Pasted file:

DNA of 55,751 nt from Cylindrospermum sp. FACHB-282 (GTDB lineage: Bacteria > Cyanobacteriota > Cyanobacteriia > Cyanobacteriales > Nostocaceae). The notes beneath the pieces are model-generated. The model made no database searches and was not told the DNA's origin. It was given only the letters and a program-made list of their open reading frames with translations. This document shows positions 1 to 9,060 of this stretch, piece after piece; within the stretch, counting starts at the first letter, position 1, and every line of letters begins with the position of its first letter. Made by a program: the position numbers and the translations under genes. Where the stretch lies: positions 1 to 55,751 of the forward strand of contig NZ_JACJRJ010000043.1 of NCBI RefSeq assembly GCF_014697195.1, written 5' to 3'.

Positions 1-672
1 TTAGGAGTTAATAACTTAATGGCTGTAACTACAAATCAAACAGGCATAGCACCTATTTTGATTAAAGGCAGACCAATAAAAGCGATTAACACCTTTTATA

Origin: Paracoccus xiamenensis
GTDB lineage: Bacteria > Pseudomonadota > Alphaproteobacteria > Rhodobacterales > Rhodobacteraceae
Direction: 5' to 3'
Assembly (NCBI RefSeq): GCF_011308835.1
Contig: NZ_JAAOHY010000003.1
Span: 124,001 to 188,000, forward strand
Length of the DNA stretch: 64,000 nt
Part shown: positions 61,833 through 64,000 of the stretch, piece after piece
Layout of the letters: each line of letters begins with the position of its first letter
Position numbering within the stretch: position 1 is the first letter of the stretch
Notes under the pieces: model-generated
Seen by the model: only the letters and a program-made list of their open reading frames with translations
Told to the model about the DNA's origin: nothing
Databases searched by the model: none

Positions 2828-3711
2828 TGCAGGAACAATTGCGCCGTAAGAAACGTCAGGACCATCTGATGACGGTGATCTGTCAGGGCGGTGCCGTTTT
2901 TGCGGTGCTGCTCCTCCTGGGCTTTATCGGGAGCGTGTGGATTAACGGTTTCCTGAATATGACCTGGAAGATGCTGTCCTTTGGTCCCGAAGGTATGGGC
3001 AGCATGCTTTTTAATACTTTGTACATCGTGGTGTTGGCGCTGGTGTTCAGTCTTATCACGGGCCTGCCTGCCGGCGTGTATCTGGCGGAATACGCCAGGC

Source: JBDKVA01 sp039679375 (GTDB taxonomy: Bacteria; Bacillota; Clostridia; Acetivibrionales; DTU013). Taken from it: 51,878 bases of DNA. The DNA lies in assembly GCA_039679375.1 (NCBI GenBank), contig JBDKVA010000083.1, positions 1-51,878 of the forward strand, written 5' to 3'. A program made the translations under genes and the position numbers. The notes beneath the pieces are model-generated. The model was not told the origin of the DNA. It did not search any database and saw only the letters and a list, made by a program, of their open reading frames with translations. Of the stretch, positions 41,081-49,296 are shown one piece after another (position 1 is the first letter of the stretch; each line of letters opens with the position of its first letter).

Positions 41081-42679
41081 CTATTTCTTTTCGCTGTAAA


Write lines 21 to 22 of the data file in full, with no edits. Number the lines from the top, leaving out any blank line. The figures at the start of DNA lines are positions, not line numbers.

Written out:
3001 AGCATGCTTTTTAATACTTTGTACATCGTGGTGTTGGCGCTGGTGTTCAGTCTTATCACGGGCCTGCCTGCCGGCGTGTATCTGGCGGAATACGCCAGGC

Source: JBDKVA01 sp039679375 (GTDB taxonomy: Bacteria; Bacillota; Clostridia; Acetivibrionales; DTU013). Taken from it: 51,878 bases of DNA. The DNA lies in assembly GCA_039679375.1 (NCBI GenBank), contig JBDKVA010000083.1, positions 1-51,878 of the forward strand, written 5' to 3'. A program made the translations under genes and the position numbers. The notes beneath the pieces are model-generated. The model was not told the origin of the DNA. It did not search any database and saw only the letters and a list, made by a program, of their open reading frames with translations. Of the stretch, positions 41,081-49,296 are shown one piece after another (position 1 is the first letter of the stretch; each line of letters opens with the position of its first letter).